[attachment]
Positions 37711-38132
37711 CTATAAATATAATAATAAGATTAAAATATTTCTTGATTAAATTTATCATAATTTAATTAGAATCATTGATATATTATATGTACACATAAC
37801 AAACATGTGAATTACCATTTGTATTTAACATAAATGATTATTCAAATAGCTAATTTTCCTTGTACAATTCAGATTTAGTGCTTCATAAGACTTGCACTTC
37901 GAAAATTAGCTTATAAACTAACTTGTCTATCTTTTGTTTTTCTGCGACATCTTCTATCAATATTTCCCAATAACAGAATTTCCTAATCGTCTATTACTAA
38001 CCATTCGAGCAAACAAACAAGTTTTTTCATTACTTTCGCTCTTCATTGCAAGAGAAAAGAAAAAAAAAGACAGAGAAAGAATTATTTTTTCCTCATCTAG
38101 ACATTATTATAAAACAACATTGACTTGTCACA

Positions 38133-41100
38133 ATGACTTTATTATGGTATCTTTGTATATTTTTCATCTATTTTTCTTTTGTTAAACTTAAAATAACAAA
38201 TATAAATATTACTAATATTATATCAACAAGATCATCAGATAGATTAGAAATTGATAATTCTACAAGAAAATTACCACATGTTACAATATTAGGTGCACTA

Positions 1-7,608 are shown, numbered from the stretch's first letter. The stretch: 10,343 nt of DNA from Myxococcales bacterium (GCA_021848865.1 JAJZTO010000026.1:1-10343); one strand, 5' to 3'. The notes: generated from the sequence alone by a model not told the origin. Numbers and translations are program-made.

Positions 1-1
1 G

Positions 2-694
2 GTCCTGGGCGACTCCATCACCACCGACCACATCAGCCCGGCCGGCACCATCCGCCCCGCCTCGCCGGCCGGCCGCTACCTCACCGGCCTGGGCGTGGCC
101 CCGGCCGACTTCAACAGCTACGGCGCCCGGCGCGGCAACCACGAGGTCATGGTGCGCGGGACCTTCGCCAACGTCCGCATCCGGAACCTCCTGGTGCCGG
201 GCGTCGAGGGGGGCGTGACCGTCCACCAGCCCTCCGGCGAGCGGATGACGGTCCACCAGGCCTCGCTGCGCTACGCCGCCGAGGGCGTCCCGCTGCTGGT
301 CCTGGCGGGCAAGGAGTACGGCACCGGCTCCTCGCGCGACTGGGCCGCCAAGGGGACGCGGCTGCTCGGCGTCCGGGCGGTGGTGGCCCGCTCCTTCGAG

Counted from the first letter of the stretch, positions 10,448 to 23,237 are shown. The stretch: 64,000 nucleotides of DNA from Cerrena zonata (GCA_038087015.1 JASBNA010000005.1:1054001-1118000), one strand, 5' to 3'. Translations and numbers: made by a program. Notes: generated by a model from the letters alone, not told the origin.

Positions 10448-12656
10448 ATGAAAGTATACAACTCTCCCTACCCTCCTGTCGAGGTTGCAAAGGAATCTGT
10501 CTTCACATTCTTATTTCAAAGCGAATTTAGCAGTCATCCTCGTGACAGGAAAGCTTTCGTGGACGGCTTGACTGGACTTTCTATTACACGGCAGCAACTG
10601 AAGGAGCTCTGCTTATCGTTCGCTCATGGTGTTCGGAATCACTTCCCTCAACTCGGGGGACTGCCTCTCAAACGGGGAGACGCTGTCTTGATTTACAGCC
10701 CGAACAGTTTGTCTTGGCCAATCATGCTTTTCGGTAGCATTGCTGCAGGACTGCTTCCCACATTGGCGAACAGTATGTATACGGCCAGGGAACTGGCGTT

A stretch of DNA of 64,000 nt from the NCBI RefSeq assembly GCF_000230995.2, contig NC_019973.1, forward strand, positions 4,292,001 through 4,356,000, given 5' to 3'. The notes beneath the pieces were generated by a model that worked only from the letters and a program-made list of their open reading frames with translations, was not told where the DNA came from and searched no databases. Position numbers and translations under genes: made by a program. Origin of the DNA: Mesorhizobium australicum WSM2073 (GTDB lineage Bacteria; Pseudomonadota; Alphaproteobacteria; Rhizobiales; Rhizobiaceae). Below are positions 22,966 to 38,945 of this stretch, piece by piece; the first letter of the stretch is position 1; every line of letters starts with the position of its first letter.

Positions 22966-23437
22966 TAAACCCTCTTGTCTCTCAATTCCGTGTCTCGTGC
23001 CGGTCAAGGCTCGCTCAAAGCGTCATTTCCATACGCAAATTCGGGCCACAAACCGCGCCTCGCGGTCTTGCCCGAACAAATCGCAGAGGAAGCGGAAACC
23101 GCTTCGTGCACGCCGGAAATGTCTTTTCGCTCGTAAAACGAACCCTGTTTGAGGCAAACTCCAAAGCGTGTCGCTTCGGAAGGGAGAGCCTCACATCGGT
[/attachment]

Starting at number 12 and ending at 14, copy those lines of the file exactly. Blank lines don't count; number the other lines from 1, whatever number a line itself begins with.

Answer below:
1 G

Positions 2-694
2 GTCCTGGGCGACTCCATCACCACCGACCACATCAGCCCGGCCGGCACCATCCGCCCCGCCTCGCCGGCCGGCCGCTACCTCACCGGCCTGGGCGTGGCC